When I was 24 I moved from New Haven to Pasadena. I packed everything I wanted to bring with me into a bunch of big boxes and shipped them via UPS to the site of my new unseen apartment on Cordova Street, blocks from Colorado, a mile from CalTech. It would have been romantic and adventurous to say that I hitchhiked across the country, or jumped on a boxcar on a moving train, or tested public transportation by riding buses and subways across the states. But I didn’t. I packed up my Honda Accord and stuck my mom in the car and off we went, on an epic mother-daughter road trip, stopping along the way to visit family and friends.
I didn’t have much to aim for when I made this move. I just wanted to do it. True to self, though, I had lined up a job. I didn’t just come out here with only a dream, job-hunting and waitressing while I tried to define what that meant. I had done the research and interviewing ahead of time, and accepted the most responsible boring job you can possibly conjure up in your mind: insurance broker underwriter. I wasn’t even really an underwriter. I prepared the paperwork and steps for people applying for very large amounts of life insurance. I worked in an office and had a direct report who would scold me if I showed up even 2 minutes late.
But! I lived in Los Angeles! I made friends with other women at the office, and I made friends with my roommate’s friends, and I made friends at bars and in the acting class I eventually signed up for (because Los Angeles).
Lisa was my roommate. She was the best.
Of course I got bored working at an insurance company. So when a woman in my acting class told me about a job as a production assistant at a small company a billion miles away through LA traffic in Santa Monica, making 1/3 less in salary than I was making at the time, I went for it.
So then I had to move because traffic, and my Pasadena roommate moved to D.C. I picked a shitty apartment under the stairs behind what was then a Lucky grocery store. But it was rent controlled, 10 blocks from the beach, and 12 blocks from work.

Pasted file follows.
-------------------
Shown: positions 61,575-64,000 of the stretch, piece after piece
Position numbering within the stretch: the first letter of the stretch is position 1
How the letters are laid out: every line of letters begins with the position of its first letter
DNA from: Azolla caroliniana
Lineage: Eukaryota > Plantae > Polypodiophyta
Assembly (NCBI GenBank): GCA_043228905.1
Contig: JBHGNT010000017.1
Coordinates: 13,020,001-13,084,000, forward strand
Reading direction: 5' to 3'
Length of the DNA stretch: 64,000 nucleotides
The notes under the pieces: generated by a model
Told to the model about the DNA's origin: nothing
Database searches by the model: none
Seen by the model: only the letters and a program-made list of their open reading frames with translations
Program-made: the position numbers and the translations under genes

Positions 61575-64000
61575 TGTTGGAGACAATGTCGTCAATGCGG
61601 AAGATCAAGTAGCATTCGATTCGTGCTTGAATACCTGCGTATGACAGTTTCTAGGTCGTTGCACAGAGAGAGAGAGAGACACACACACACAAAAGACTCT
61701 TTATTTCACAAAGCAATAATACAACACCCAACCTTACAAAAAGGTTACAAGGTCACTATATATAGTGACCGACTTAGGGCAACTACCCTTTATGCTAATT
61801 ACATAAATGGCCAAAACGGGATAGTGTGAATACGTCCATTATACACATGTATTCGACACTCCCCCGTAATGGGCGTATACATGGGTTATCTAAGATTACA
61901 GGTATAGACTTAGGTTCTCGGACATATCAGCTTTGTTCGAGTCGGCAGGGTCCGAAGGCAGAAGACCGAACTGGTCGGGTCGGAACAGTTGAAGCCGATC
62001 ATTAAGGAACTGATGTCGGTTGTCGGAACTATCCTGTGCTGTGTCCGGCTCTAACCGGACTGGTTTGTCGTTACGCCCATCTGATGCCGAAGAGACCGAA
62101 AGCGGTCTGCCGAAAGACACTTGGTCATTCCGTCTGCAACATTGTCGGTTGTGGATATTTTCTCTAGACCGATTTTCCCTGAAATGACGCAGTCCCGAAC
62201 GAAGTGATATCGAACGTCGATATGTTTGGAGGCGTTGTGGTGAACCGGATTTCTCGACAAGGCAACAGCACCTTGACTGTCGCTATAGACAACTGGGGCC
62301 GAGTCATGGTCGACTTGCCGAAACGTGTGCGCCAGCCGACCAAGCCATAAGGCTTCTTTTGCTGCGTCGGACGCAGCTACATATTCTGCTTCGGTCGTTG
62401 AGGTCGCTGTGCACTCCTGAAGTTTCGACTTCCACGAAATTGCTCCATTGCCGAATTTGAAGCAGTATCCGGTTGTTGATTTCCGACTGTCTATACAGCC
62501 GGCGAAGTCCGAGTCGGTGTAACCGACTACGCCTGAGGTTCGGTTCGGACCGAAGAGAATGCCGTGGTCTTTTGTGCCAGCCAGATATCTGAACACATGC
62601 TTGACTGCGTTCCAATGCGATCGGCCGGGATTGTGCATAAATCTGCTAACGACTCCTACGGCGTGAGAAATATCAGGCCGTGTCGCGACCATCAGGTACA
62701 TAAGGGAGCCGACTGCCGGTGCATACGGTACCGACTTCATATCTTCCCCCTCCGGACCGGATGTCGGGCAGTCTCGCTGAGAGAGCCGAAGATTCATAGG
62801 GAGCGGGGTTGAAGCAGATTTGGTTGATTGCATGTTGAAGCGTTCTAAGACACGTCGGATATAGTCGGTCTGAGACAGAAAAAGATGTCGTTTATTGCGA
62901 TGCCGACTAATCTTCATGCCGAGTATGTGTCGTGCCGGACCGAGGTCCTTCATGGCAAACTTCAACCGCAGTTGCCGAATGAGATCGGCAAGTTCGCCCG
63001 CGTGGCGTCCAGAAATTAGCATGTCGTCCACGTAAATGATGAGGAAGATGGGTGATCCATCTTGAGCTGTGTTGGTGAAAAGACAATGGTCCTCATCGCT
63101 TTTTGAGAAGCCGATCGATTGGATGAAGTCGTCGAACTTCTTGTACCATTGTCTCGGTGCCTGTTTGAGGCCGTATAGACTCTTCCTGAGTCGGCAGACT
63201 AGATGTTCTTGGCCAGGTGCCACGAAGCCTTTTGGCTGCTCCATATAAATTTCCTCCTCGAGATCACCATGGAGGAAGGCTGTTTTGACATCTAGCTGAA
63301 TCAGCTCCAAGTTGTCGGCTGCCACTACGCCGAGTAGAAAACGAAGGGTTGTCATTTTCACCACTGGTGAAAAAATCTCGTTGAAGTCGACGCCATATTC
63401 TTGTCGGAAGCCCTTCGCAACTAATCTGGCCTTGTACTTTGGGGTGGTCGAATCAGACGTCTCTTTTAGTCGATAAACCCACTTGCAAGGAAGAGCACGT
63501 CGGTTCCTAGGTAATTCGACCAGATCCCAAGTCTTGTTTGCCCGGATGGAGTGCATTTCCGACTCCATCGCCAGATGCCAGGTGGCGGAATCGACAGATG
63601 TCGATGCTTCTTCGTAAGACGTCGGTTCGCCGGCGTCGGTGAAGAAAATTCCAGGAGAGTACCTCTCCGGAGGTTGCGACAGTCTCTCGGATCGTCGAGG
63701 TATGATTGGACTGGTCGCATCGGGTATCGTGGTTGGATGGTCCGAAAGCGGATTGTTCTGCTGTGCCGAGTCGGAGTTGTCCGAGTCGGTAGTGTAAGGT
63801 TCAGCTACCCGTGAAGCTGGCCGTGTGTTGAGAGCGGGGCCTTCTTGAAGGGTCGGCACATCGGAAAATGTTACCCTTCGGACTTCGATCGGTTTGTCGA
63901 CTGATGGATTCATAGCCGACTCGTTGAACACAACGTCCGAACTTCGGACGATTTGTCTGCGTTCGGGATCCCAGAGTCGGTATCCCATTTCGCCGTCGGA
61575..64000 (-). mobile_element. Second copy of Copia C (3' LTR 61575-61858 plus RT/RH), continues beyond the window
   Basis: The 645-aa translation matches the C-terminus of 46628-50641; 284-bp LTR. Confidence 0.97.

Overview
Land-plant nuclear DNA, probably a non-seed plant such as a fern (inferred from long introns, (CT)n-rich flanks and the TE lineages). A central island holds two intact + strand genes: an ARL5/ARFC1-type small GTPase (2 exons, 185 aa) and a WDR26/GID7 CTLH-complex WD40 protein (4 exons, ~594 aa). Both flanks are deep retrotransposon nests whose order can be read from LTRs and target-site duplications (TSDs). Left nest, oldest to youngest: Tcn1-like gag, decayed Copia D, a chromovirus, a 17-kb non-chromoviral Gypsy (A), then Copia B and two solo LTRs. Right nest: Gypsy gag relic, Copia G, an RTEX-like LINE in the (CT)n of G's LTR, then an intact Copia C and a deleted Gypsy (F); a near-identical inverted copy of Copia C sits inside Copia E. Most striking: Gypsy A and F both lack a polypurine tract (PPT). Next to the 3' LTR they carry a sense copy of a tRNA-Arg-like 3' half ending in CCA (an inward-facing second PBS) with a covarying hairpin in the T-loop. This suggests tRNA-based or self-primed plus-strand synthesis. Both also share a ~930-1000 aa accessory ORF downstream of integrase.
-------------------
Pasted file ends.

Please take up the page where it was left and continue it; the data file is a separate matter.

I felt like a tourist on a very long vacation. I drove wherever the party was, even if the party was watching a movie at a girlfriend’s apartment with a glass of wine, even if the apartment was in Orange County. I went on dates and had a few short-term boyfriends. One of my old flames from back home called me out of the blue. He wanted to try again, so he hopped in his car and drove across the country to see me. He wanted to take me back to New Haven and marry me. I swooned—it was the biggest romantic gesture I had ever experienced. What if that had worked? What if I had gotten into his car and returned with him?
What if I had been too scared to even entertain the idea of moving in the first place?
What if I had stayed at the insurance company, gotten my broker’s license, and become an agent?
For that matter, what if I had actually been a good actress and gotten a role?
The view from now, looking back over the peaks and valleys of the years ago, looks so dramatic. But as I sit here remembering, my body is filled with the same sensations I felt during each one of those turning points. Adrenaline. A sense of purpose. The knowledge that my life hangs in the balance. I can go this way, or I can go that way.
We all do it every day, just not as…large. Do I wash my hands after using the bathroom or do I just rinse and flick? Can that tiny decision mean the difference between a healthy week ahead or a raging case of the flu? You don’t realize how small choices can have big effects in your life until afterwards.
But those big decisions, the ones that climb up into your face like a cat on a keyboard, you can’t ignore those. You’ll remember them for the rest of your life. They are what makes you.